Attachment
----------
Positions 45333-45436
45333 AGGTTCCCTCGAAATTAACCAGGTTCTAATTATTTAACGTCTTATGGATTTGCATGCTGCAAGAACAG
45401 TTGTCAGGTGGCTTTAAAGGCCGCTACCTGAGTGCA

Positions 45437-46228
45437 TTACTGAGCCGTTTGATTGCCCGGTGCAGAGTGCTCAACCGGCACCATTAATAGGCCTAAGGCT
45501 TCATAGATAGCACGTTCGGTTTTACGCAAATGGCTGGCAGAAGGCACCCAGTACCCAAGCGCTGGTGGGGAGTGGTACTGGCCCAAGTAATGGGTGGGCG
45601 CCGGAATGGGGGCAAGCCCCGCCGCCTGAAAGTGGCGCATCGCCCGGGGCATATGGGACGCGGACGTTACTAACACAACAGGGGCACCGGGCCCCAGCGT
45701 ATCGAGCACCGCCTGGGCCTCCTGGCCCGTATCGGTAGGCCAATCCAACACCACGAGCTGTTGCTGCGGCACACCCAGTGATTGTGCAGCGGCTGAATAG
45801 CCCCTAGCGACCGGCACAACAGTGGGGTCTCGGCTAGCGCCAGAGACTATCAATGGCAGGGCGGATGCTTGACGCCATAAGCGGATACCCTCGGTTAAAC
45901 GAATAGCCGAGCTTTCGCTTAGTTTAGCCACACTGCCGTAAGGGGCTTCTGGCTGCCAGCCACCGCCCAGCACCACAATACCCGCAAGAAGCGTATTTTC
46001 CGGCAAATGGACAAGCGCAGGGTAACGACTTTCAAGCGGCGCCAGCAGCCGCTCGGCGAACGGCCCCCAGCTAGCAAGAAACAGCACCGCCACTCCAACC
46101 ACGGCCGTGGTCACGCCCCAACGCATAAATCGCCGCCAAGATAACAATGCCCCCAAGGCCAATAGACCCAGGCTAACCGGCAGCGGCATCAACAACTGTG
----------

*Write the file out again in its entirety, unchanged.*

Positions 45333-45436
45333 AGGTTCCCTCGAAATTAACCAGGTTCTAATTATTTAACGTCTTATGGATTTGCATGCTGCAAGAACAG
45401 TTGTCAGGTGGCTTTAAAGGCCGCTACCTGAGTGCA

Positions 45437-46228
45437 TTACTGAGCCGTTTGATTGCCCGGTGCAGAGTGCTCAACCGGCACCATTAATAGGCCTAAGGCT
45501 TCATAGATAGCACGTTCGGTTTTACGCAAATGGCTGGCAGAAGGCACCCAGTACCCAAGCGCTGGTGGGGAGTGGTACTGGCCCAAGTAATGGGTGGGCG
45601 CCGGAATGGGGGCAAGCCCCGCCGCCTGAAAGTGGCGCATCGCCCGGGGCATATGGGACGCGGACGTTACTAACACAACAGGGGCACCGGGCCCCAGCGT
45701 ATCGAGCACCGCCTGGGCCTCCTGGCCCGTATCGGTAGGCCAATCCAACACCACGAGCTGTTGCTGCGGCACACCCAGTGATTGTGCAGCGGCTGAATAG
45801 CCCCTAGCGACCGGCACAACAGTGGGGTCTCGGCTAGCGCCAGAGACTATCAATGGCAGGGCGGATGCTTGACGCCATAAGCGGATACCCTCGGTTAAAC
45901 GAATAGCCGAGCTTTCGCTTAGTTTAGCCACACTGCCGTAAGGGGCTTCTGGCTGCCAGCCACCGCCCAGCACCACAATACCCGCAAGAAGCGTATTTTC
46001 CGGCAAATGGACAAGCGCAGGGTAACGACTTTCAAGCGGCGCCAGCAGCCGCTCGGCGAACGGCCCCCAGCTAGCAAGAAACAGCACCGCCACTCCAACC
46101 ACGGCCGTGGTCACGCCCCAACGCATAAATCGCCGCCAAGATAACAATGCCCCCAAGGCCAATAGACCCAGGCTAACCGGCAGCGGCATCAACAACTGTG